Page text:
No queues. No waiting. No taking off your shoes for security. Take-off when you want, arrive when you want. Yes, private jet travel is the answer to some seriously first world problems.
But you still want to try it, right? You're not alone.
Corporations already understand the upside to private jet travel and make up the majority of private jet use. However according to PrivateFly, the personal use market has increased from 9 per cent in 2008 to 22 per cent in 2013.
They should know. PrivateFly was the first to offer a one-stop online shop to peruse, compare and book one of over 2500 aircraft from private jet companies registered with the company around the world.
Factor in private jet fractional ownership, timeshare and charter companies akin to Netjets, MJets and Execujet plus JetSuite (who offer "empty leg" sales daily via social media) and private jets are now more accessible to the average Joe. So long as Joe has the cash.
It's rare air
Even Emirates, Qatar and Lufthansa have embraced the private jet industry with an executive jet arm for each of the airlines. Emirates' Airbus A319 private jet features private suites and a spa, and can also be transformed into a business centre for conference calls and presentations.
Sure, all that leather, personal service and pressurised cabin oxygen just for you and your chosen few makes time in the air far more relaxing. But travelling in such rare air means the service starts long before you take off.
Major international airports are investing in private jet terminals so the uber-wealthy don't need to mingle with the minions in commercial. For corporations wanting face-to-face meetings or the transfer of private documents, this makes sense.
Fly your private plane into the destination of choice, make use of the private terminal meeting rooms to meet your local team and then fly out. Jetlag avoided.
Luggage is collected on the footpath, check-in and security is done in your private lounge, and boarding is via a private tarmac, hangar or chauffeur-driven car to the boarding stairs.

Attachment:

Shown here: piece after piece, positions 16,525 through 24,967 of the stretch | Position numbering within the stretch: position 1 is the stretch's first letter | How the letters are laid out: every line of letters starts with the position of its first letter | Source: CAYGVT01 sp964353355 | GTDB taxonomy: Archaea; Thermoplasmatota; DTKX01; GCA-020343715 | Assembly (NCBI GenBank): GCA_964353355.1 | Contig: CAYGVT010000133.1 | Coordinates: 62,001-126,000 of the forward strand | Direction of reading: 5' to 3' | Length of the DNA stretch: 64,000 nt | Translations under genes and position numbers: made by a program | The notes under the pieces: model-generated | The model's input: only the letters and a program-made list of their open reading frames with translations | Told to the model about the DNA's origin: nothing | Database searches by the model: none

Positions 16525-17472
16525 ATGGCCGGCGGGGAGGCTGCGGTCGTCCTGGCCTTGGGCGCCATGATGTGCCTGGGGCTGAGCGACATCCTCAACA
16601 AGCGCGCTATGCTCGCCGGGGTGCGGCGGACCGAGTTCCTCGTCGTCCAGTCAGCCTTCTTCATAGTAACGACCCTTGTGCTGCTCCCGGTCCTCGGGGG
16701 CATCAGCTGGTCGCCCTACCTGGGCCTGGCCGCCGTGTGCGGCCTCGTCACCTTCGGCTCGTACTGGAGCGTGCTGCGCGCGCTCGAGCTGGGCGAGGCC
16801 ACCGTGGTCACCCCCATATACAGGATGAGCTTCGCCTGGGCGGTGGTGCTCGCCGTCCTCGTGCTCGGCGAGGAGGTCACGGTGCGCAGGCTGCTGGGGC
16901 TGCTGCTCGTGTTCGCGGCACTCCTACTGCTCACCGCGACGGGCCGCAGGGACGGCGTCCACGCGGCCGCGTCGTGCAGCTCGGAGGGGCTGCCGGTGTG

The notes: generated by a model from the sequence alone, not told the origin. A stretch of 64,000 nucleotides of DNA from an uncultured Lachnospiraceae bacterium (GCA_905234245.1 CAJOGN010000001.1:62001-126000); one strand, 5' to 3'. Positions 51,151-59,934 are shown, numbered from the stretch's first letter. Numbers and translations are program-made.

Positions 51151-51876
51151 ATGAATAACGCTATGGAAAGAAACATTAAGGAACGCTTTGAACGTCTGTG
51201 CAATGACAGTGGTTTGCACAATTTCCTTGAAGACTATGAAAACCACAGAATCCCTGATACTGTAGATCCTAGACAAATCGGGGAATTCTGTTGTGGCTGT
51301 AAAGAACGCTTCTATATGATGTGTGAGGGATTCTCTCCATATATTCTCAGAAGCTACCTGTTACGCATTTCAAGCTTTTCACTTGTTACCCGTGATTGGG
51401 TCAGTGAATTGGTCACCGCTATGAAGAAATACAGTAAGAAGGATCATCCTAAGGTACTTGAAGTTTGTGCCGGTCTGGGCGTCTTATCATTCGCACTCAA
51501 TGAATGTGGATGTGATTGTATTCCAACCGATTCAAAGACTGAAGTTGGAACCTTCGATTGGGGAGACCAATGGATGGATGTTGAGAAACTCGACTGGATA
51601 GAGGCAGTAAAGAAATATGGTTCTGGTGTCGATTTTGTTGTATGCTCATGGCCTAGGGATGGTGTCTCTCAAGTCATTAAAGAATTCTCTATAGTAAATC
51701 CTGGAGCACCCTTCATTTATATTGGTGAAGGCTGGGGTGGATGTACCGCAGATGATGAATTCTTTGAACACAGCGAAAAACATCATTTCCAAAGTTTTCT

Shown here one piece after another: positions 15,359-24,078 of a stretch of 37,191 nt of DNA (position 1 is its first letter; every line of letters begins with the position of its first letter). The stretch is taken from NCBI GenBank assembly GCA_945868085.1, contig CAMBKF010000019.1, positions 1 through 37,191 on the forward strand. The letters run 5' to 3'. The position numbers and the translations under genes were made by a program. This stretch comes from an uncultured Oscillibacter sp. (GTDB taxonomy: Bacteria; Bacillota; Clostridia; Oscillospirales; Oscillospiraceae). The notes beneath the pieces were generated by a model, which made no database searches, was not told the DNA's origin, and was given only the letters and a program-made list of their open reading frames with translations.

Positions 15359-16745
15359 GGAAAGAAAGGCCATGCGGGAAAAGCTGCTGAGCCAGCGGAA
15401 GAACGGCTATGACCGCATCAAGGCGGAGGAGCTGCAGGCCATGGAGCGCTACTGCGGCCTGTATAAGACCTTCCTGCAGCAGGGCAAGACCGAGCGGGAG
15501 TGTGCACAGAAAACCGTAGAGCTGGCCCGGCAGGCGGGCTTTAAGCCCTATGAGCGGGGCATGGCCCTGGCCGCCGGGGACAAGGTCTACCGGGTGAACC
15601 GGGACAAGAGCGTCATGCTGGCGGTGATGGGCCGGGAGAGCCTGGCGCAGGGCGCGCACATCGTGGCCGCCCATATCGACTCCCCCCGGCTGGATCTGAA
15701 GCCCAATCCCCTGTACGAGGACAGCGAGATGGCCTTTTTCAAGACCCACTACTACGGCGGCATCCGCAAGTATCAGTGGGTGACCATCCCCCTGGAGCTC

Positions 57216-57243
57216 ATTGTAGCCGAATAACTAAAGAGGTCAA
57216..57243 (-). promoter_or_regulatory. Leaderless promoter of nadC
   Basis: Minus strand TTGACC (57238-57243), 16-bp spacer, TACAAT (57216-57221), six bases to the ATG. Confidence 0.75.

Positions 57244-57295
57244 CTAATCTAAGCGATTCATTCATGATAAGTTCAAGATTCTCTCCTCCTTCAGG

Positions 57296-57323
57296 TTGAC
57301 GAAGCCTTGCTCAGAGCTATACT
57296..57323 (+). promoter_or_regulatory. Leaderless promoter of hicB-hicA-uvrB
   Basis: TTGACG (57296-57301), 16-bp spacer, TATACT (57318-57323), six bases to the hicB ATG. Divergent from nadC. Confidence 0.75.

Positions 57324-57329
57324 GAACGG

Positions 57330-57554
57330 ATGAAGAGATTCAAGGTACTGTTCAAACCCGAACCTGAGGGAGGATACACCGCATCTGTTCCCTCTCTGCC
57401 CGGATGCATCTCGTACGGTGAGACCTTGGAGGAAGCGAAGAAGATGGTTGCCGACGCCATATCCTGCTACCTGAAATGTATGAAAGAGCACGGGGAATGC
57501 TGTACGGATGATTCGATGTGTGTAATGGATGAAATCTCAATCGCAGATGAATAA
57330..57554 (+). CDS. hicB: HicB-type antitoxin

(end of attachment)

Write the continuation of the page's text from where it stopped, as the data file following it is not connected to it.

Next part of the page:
From the tarmac to your door
Cannes predictably has its own private terminal: the Cannes Mandelieu Airport is solely for private jet charter flights in the south of France. Stansted, outside of London, has the Inflite Private Jet Terminal, and Queenstown in New Zealand recently opened Queenstown Corporate Jets Service with a dedicated tarmac-side terminal.
Paris Le Bourget is home to eight private jet lounge terminals including Advanced Air Support, which offers a 24-hour prayer room, snooze rooms, meeting rooms and luxe bath, and Unijet, which offers an open air terrace with stunning views of the tarmac.
The Summum Private Jet Lounge at Amsterdam's Schiphol Airport opened in 2012 and is rented exclusively for absolute premium privacy and service, offering the ability to park your jet right outside the door.
The two Michelin star restaurant De Bokkedoorns takes care of the food, there's a cigar bar, two stunning boardrooms and a lounge. The Lounge was designed by prestige Amsterdam design group FG Stijl, which even designed stools to keep expensive handbags off the impressive hand-woven world map carpet.
Not to be outdone, Google has had plans approved for its own private terminal at Mineta San Jose International Airport for executive private jets. A 29-acre, $82 million development featuring seven hangars has been given the tick of approval with a 50-year lease. Only five of the seven will exclusively house Google aircraft.
In Australia, Melbourne looks set to have its own VIP terminal. Little Aviation has bought a 20-hectare site at John Holland Aviation Services at Melbourne Airport, and it's believed a VIP terminal may open by mid-2015. It's destined to be utilised by Crown Casino high rollers, pop stars, and the world's elite sportspeople who descend upon the city for the tennis and Formula 1 grand prix.
Act the part
Can't afford a private jet but want the VIP element of travel? Both Heathrow and Singapore airports offer a VIP service that is open to all travellers in all classes either departing or arriving on commercial flights or private jets. The minimum cost at Heathrow is £1500 ($2710) for one to six passengers.
Frequented by diplomats, royalty and rock stars, guests bypass the main terminal (and the pesky public) and are given a personal lounge with the option of exclusive rooms for check in and security. VIP staff escort guests to their flight by limousine, where the airline staff take over.
On the other hand, if you are seriously cashed up, you could follow the lead of Saudi royal Prince Alwaleed bin Talal Al Saud and purchase your own jet outright. Not just any jet, either: an A380 that is said to house his Rolls-Royce and come complete with a concert hall, a three-storey elevator, five master bedrooms, boardroom, prayer room and more.
The price tag? A rumoured $500 million, although he is said to have now sold the plane to another gazillionaire.